(iii) Recreational allocation at 167,000 fish or less. When the recreational allocation is at 167,000 fish or less, the total recreational allowable ocean harvest of coho will be divided between two major subareas with independent impact quotas. The initial allocation will be 70 percent from Cape Falcon to Humbug Mountain and 30 percent south of Humbug Mountain. Coho transfers between the two impact quotas may be permitted on a one-for-one basis, if chinook constraints preclude access to coho. Horse Mountain to Point Arena will be managed for an impact guideline of 3 percent of the south of Cape Falcon recreational allocation. The recreational coho fishery between Humbug Mountain and Point Arena may be closed when it is projected that the harvest impact between Humbug Mountain and Point Arena, combined with the projected harvest impact that will be taken south of Point Arena to the end of the season, equals the impact quota for south of Humbug Mountain. The recreational fishery for coho salmon south of Point Arena will not close upon attainment of the south of Humbug Mountain impact quota.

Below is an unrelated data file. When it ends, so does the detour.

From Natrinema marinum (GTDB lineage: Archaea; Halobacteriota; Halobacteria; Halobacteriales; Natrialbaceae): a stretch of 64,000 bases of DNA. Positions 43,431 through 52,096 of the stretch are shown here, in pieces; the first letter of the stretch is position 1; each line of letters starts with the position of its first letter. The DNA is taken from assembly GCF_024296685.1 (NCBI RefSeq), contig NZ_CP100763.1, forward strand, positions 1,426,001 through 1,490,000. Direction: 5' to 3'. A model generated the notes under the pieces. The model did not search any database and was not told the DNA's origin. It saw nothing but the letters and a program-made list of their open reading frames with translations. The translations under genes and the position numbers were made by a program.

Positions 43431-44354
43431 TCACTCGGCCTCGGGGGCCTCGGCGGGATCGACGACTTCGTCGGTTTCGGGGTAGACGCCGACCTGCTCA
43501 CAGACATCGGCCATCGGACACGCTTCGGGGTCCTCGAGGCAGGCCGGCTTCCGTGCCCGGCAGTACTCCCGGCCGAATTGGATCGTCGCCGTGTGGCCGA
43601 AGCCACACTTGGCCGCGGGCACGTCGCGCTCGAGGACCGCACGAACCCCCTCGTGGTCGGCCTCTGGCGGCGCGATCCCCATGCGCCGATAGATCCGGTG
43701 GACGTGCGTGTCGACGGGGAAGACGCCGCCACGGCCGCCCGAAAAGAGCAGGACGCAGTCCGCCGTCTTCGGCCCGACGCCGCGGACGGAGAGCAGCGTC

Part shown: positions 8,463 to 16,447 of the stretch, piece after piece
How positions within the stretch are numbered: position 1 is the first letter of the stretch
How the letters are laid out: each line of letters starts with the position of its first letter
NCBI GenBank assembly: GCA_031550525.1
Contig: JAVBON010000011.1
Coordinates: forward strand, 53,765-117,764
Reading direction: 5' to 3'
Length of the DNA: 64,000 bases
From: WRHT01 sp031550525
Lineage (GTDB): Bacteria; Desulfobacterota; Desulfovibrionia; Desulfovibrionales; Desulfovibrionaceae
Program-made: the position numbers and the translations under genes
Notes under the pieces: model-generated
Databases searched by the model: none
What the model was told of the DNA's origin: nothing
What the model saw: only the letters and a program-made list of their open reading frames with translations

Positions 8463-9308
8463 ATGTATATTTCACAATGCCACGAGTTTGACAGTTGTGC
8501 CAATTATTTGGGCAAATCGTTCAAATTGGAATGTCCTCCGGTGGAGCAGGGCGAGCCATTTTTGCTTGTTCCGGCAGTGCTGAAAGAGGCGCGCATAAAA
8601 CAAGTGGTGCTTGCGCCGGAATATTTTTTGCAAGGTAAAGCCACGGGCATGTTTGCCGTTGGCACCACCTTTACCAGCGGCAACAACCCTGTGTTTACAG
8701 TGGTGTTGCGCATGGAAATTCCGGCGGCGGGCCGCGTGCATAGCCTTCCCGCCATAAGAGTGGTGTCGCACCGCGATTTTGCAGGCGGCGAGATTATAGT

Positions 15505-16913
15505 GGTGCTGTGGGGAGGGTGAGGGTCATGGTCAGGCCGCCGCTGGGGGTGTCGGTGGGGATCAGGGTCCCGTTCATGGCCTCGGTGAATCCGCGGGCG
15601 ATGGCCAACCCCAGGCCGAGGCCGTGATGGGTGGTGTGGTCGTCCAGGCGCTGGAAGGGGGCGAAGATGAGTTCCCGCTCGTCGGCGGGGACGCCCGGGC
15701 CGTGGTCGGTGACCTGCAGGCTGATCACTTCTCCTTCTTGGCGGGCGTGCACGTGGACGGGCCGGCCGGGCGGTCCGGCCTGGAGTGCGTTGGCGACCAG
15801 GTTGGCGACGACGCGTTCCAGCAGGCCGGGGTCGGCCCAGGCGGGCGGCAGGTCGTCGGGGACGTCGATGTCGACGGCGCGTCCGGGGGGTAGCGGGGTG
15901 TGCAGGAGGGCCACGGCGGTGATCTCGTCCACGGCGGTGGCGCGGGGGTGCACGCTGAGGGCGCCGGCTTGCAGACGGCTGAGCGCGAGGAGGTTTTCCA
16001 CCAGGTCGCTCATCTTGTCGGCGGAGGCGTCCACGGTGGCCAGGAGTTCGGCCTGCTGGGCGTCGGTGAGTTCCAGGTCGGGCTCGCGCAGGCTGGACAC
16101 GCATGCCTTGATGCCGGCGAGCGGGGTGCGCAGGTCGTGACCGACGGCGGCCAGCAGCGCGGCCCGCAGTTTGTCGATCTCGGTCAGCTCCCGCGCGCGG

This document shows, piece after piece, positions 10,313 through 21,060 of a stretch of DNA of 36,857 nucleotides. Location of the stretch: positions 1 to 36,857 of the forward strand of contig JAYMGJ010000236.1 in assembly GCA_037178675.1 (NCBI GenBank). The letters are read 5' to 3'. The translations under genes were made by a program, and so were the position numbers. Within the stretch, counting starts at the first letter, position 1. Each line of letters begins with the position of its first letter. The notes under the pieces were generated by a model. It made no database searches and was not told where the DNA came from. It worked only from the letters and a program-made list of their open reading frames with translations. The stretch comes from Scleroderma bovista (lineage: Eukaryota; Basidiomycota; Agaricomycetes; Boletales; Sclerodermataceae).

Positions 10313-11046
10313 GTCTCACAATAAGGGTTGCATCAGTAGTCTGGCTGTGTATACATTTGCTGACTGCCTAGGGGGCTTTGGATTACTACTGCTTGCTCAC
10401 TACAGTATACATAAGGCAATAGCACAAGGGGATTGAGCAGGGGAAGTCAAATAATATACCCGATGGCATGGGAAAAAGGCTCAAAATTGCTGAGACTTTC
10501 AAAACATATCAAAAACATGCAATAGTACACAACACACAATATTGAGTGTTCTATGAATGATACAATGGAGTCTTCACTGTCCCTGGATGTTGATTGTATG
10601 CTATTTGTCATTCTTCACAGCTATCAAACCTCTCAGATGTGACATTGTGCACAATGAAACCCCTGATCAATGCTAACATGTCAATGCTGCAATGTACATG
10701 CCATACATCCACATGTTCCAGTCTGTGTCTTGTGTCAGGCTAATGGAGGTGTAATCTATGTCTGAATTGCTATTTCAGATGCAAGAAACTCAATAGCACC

(iv) Oregon coastal natural coho. The allocation provisions in paragraph (d)(2) of this section provide guidance only when coho abundance permits a directed coho harvest, not when the allowable harvest impacts are insufficient to allow coho retention south of Cape Falcon. At such low levels, allowable harvest impacts will be allocated during the Council's preseason process.

(v) Inseason reallocation. No later than August 15 each year, the Salmon Technical Team will estimate the number of coho salmon needed to complete the recreational seasons. Any coho salmon allocated to the recreational fishery that are not needed to complete the recreational seasons will be reallocated to the commercial fishery. Once reallocation has taken place, the remaining recreational quota will change to a harvest guideline. If the harvest guideline for the recreational fishery is projected to be reached on or before Labor Day, the Regional Administrator may allow the recreational fishery to continue through the Labor Day weekend only if there is no significant danger of impacting the allocation of another fishery or of failing to meet an escapement goal.